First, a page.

As it should, although it is not going anywhere near far enough, at least in the case of the ABC. But there was no need to make such a daft promise before the election.

Between them, Ms Gillard and Mr Abbott may have destroyed the possibility of public trust in politicians for the forseeable future.

Further, there is scope for funding cuts in some areas of health and education, and no responsible leader would rule them out.

Ditto with pension changes. The pension system could use some tweaking.

So why promise not to do things which at least should be considered?

Particularly after such an action largely destroying Ms Gillard prime ministership, and being the chief prosecutor of the case against her.

Now we have the Hodgman government – rightly – downsizing the size of the public service.

It has taken a couple of wrong options, however.

Despite knowing the public service was too big, it first opted for a pay freeze, in an effort to protect jobs.

When that failed, it started targeting extra positions, and frontline services will be affected.

The Liberals’ attack on the Giddings government over its public sector cuts focused largely on cuts to frontline services.

The Liberals would protect and grow frontline jobs, we were led to believe.

Well, guess what?

There remain scads of backroom positions in the public sector which should go.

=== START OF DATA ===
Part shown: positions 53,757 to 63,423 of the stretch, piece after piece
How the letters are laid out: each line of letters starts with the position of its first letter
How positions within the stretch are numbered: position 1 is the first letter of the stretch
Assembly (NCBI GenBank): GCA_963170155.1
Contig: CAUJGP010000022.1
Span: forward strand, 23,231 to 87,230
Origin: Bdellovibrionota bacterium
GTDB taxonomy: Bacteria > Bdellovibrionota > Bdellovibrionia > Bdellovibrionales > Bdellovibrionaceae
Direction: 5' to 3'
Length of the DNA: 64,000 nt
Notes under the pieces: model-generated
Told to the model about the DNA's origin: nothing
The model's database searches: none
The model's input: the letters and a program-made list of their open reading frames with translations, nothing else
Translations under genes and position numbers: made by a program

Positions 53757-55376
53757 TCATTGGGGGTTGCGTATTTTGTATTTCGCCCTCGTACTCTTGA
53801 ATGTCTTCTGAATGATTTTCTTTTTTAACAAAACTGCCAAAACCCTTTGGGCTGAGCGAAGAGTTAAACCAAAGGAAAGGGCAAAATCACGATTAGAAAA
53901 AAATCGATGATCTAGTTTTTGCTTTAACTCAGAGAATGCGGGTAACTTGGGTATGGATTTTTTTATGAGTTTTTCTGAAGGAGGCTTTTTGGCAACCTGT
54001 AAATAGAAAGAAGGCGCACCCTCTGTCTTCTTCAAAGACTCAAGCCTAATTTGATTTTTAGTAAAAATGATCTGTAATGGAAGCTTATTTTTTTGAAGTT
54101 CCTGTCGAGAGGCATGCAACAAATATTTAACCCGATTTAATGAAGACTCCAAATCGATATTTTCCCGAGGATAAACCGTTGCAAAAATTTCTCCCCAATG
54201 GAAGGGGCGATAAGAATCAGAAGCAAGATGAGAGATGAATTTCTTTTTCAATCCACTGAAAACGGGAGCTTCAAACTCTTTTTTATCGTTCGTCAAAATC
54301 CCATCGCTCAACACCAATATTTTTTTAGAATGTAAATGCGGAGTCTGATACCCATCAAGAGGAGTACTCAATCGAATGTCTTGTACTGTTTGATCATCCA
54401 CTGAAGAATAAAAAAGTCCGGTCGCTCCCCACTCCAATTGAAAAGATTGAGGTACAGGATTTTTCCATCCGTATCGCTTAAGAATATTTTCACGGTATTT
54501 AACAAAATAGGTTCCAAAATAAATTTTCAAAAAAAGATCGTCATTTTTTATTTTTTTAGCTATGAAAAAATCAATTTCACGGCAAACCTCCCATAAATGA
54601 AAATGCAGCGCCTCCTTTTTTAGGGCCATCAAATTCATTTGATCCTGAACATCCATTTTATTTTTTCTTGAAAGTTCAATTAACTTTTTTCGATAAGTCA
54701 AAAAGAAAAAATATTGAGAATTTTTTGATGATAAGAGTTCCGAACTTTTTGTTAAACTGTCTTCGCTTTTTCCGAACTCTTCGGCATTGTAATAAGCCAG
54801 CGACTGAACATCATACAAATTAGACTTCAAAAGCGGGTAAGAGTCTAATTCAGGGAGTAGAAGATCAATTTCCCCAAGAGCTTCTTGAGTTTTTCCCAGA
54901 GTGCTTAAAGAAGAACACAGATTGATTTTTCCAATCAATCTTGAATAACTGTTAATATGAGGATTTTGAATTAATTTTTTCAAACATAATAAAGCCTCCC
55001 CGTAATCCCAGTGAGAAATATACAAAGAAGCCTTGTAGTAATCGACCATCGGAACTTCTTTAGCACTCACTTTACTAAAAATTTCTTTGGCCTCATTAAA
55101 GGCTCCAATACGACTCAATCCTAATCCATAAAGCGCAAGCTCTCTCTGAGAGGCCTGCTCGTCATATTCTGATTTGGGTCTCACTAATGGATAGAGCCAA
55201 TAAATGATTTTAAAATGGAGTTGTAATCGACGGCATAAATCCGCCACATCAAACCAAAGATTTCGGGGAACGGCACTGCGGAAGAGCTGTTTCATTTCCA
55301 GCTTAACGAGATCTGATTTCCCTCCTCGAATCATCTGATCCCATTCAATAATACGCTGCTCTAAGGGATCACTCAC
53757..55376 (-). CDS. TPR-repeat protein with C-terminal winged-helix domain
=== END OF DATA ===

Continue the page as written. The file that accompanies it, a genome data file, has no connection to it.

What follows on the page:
The Liberals (and the Giddings government) should have been more scientific in choosing which positions would go.

Getting rid of unnecessary backroom jobs is a very different thing to getting rid of productives, such as classroom teachers.

Incidentally, if the Abbott government is really telling the state government it has no money to extend Bass Strait subsidies, the feds are talking rubbish.

If the feds can propose spending nearly $400 million to boost UTAS, and squillions for a gold-plated paid parental leave scheme, they can clearly afford to fund a fair deal on freight for Tasmania.

A fair deal, no more.

The feds are correct to push for reform of Labor’s job-killing coastal shipping laws.

But it will not be enough to allow Tasmania to fully capitalise on export opportunities, particularly to Asia.

Bass Strait shipping costs are ludicrously high.

Extending the freight equalisation scheme at a fair rate to all north-bound exports would be a real game-changer.

That would not be an unreasonable handout to a state which cannot get its act together.

It would be a national government ensuring a level playing field for all states in a federation, and boosting vital private sector jobs big-time.

This story Administrator ready to work first appeared on Nanjing Night Net.

Kieran Foran to make decision on his future at Manly before start of NRL season

Surf’s up: Layne Beachley, Kerri Pottharst, Kieran Foran and Barton Lynch at the launch of Manly’s Nines jumper. Surf’s up: Layne Beachley, Kerri Pottharst, Kieran Foran and Barton Lynch at the launch of Manly’s Nines jumper.
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Surf’s up: Layne Beachley, Kerri Pottharst, Kieran Foran and Barton Lynch at the launch of Manly’s Nines jumper.

Surf’s up: Layne Beachley, Kerri Pottharst, Kieran Foran and Barton Lynch at the launch of Manly’s Nines jumper.

Manly five-eighth Kieran Foran insists he won’t let his contract negotiations become a distraction for the Sea Eagles, saying he intends to make a decision on his future before the start of the season.